Pilot Journal
Thursday, November 1, 2007

Speed Is Life


The Mooney Acclaim asserts a new record!


Flying is a compromise. You can have cheap, and you can have fun, but you won’t necessarily travel fast. You can have fast, for sure, but it will not be cheap, and fun depends on your definition of the word. Several new single-engine airplanes are as fast as turboprops, but the question remains: Can an everyday Joe use that speed, say, on a typical business trip, and have fun in the process." />
Speed For LifeFlying is a compromise. You can have cheap, and you can have fun, but you won’t necessarily travel fast. You can have fast, for sure, but it will not be cheap, and fun depends on your definition of the word. Several new single-engine airplanes are as fast as turboprops, but the question remains: Can an everyday Joe use that speed, say, on a typical business trip, and have fun in the process.

Businesspeople often have to attend meetings, and for that they need to travel. Airlines offer speed at the price of flexibility and convenience. Trains and automobiles take more time, and in today’s world, time is one of the most precious commodities. Small airports at towns all across the United States suggest that general aviation can offer an alternative to “traditional” modes of transport. So, can a light GA airplane be an effective business tool?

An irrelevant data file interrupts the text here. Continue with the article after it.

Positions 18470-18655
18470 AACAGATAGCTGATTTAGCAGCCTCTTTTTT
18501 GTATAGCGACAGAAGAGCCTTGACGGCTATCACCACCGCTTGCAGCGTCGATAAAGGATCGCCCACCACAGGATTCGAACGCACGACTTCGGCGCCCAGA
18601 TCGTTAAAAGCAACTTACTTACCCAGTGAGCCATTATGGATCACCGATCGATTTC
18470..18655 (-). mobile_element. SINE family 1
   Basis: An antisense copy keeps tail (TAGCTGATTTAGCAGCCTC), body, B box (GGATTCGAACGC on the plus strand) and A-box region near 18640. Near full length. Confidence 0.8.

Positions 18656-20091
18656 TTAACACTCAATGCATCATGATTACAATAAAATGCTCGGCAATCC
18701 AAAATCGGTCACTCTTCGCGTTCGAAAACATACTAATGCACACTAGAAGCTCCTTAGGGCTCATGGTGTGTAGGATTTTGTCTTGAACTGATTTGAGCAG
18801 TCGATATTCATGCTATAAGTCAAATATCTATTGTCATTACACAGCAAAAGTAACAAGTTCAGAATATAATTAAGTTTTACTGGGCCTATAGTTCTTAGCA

After World War II, aircraft manufacturers went after the business market in a big way, as recreational piloting and the mail service would no longer be the sole outlet for light airplanes. Companies converted surplus bombers and even fighters into executive transports, but for the small businessman, lighter airplanes were the solution to a perceived need. The Cessna 195 was advertised at the “Business Liner” and everything from a Cessna 120 to the Beechcraft Staggerwing and Bonanza were billed as the solution for smaller businesses.

Indeed, the freedom offered by small GA airplanes enables businesses in ways that, while often overlooked, are central to the success of general aviation as a whole. Economies of scale for some big businesses, even in today’s era of jet aviation, include a piston single or twin in their fleets for shorter hops.

The hallmark of a successful general aviation business airplane is speed and passenger capacity. If anything, speed is the more important of the two. Because of that, the marketing arm of any manufacturer will tend to emphasize speed over other factors.




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